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Choosing Data Virtualization/Federation Tools

A pilot evaluation project can be an effective way to choose the best data virtualization and federation tools to integrate your EDW and Hadoop systems.

Hadoop platforms are increasingly integrated into the enterprise, providing an environment for high-volume data collection, processing, and analytics. However, Hadoop is not yet positioned to replace the enterprise data warehouse (EDW), nor would it make sense for organizations with significant investments in data warehouse technologies to suddenly abandon the business applications running on their EDWs in deference to what is still perceived to be evolving technology.

For at least the near future, many organizations will use a hybrid computing environment for business intelligence and analytics. That hybrid environment will require methods for sharing data between the core platforms. For example, you must ensure that the data sets needed for MapReduce and Spark applications are moved to the Hadoop/HDFS environment, that the results can be conveyed back to the EDW, and that both can be accessed using visualization and analysis tools.

In other words, ensuring data accessibility and availability across the hybrid environment is a paramount concern for many enterprises.

Benefits of Virtualization and Federation Tools

One of the key challenges is providing transparency to the data consumer, be it a real individual or an automated process. Data virtualization and federation tools enable your enterprise to use data across multiple platforms.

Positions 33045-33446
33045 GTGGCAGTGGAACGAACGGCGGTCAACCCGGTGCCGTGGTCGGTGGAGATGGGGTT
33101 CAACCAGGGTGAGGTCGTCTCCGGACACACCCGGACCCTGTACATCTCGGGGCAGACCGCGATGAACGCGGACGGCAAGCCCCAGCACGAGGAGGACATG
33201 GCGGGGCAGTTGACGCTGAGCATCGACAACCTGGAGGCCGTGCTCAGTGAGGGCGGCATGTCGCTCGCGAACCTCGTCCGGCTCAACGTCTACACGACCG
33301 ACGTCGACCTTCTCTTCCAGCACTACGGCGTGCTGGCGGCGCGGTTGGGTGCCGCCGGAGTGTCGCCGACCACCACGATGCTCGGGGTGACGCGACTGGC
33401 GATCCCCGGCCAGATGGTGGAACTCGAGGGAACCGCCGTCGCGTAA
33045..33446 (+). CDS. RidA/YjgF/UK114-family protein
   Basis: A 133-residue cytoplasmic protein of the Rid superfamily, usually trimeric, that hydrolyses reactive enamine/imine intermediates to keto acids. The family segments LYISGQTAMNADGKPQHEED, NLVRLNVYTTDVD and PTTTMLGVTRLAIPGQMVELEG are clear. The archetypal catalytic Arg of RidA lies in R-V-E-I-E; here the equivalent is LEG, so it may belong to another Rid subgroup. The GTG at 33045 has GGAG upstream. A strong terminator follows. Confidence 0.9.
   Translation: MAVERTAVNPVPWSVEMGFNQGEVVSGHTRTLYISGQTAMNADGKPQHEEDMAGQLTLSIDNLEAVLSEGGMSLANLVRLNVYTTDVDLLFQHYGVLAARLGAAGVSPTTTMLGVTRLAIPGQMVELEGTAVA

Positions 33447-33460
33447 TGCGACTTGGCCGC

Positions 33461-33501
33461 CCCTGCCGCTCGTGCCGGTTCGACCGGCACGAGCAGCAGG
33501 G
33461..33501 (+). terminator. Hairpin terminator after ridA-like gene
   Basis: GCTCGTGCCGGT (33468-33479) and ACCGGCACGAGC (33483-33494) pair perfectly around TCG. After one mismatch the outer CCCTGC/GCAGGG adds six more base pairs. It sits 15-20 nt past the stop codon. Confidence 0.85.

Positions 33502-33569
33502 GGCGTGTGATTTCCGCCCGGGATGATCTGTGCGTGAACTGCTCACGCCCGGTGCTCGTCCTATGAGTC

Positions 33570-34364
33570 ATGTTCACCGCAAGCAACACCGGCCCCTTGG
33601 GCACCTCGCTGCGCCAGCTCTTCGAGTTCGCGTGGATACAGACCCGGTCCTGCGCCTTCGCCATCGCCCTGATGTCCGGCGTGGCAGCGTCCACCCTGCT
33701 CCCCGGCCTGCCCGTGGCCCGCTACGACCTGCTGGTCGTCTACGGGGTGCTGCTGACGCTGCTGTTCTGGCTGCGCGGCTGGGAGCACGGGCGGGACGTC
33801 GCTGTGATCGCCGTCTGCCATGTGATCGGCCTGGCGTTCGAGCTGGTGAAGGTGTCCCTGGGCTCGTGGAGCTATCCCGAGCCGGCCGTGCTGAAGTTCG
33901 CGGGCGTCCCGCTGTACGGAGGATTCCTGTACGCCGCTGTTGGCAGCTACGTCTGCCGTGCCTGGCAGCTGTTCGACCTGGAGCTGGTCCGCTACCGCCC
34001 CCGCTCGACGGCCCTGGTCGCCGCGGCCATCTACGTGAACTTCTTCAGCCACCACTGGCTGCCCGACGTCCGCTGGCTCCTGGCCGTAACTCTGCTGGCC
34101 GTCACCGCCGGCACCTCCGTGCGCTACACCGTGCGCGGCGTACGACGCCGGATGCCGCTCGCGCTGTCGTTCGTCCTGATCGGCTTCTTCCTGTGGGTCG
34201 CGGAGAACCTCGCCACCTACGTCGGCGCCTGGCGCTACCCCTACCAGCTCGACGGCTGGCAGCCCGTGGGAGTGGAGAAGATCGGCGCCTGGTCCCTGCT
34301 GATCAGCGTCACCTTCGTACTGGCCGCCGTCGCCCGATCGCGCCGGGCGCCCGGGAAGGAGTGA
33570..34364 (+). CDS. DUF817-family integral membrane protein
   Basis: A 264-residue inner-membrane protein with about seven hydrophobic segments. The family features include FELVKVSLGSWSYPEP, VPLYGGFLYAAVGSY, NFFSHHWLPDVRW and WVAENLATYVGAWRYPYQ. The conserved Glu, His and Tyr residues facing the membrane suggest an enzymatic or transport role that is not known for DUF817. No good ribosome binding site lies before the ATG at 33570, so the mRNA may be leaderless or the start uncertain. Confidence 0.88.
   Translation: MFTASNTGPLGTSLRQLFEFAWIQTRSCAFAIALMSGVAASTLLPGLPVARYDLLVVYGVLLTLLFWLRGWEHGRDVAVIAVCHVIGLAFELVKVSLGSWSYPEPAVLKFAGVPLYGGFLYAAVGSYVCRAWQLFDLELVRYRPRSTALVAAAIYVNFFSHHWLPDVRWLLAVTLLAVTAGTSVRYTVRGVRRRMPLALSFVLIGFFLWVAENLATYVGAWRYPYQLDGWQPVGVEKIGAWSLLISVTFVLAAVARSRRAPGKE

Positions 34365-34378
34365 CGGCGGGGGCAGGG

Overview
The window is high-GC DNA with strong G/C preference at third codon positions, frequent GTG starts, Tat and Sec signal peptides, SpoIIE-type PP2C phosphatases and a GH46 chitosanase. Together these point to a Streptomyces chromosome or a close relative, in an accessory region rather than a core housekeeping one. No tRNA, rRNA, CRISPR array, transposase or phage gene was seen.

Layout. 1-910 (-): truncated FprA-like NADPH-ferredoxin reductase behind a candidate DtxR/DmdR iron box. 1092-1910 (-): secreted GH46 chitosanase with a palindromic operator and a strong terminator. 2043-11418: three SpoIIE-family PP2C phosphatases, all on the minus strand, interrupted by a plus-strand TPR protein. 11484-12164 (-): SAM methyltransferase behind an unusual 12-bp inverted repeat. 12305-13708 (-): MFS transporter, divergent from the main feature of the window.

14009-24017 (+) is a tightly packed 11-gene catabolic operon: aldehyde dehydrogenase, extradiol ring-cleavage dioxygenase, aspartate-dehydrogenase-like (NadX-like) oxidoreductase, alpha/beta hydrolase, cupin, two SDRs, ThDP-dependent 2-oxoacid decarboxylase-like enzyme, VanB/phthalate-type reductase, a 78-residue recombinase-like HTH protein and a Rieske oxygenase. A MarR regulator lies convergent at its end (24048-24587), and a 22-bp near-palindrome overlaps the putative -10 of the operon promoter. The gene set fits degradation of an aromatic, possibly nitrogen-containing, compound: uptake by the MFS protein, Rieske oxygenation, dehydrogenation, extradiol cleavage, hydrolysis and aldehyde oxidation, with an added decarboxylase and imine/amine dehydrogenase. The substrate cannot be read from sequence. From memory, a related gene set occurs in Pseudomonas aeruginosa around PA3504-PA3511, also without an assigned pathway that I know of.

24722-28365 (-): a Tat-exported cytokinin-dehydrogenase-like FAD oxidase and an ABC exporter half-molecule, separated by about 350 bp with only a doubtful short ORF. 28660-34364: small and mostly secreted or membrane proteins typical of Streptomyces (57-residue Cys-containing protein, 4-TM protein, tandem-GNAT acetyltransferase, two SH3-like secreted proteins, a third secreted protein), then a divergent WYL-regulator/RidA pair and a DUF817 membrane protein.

These tools allow a data modeler to layer a semantic data model on top of interfaces that access data from specific sources. The virtualization tool creates the canonical model, and the federation tool creates a data request appropriate to each source then accumulates and packages the results for presentation back to the data consumer.

Running an Evaluation Project

A pilot evaluation project can be an effective way to choose the best data virtualization and federation tools to integrate your EDW and Hadoop systems. Such a project involves reaching out to selected data virtualization vendors to assess their product's suitability for your hybrid environment.

Your assessment steps should include:

  • Determining if the vendor products can be configured to work with your company's Hadoop environment
  • Devising an evaluation plan that would be similar (if not identical) to one or more typical data access use cases common to your application landscape
  • Specifying performance variables for evaluation
  • Installing the tools, testing the use cases, and comparing the performance according to the criteria you defined

Configuring an evaluation using a practical pilot project can help you accomplish some specific objectives in comparing and contrasting various tools.

For each tool you evaluate, ensure that you:

  • Evaluate the installation and configuration complexity
  • Understand the pushdown capabilities of the tools, in which the data requests are transformed into queries that can be "pushed down" to execute using the data source's native environment to take advantage of high-performance platform capabilities
  • Understand the optimizations the tools provide to reduce data latency
  • Understand the barriers to high performance and what can be done to mitigate those situations

Most important, going through this process a number of times with a number of candidate vendors will help you identify any other potential issues associated with using data virtualization and federation with Hadoop/HDFS.

As we can expect the conventional EDW to coexist with Hadoop platforms for the foreseeable future, make sure that you choose the data virtualization and federation tool that best suits your environment.

About the Author

David Loshin is a recognized thought leader in the areas of data quality and governance, master data management, and business intelligence. David is a prolific author regarding BI best practices via the expert channel at BeyeNETWORK and numerous books on BI and data quality. His valuable MDM insights can be found in his book, Master Data Management, which has been endorsed by data management industry leaders.


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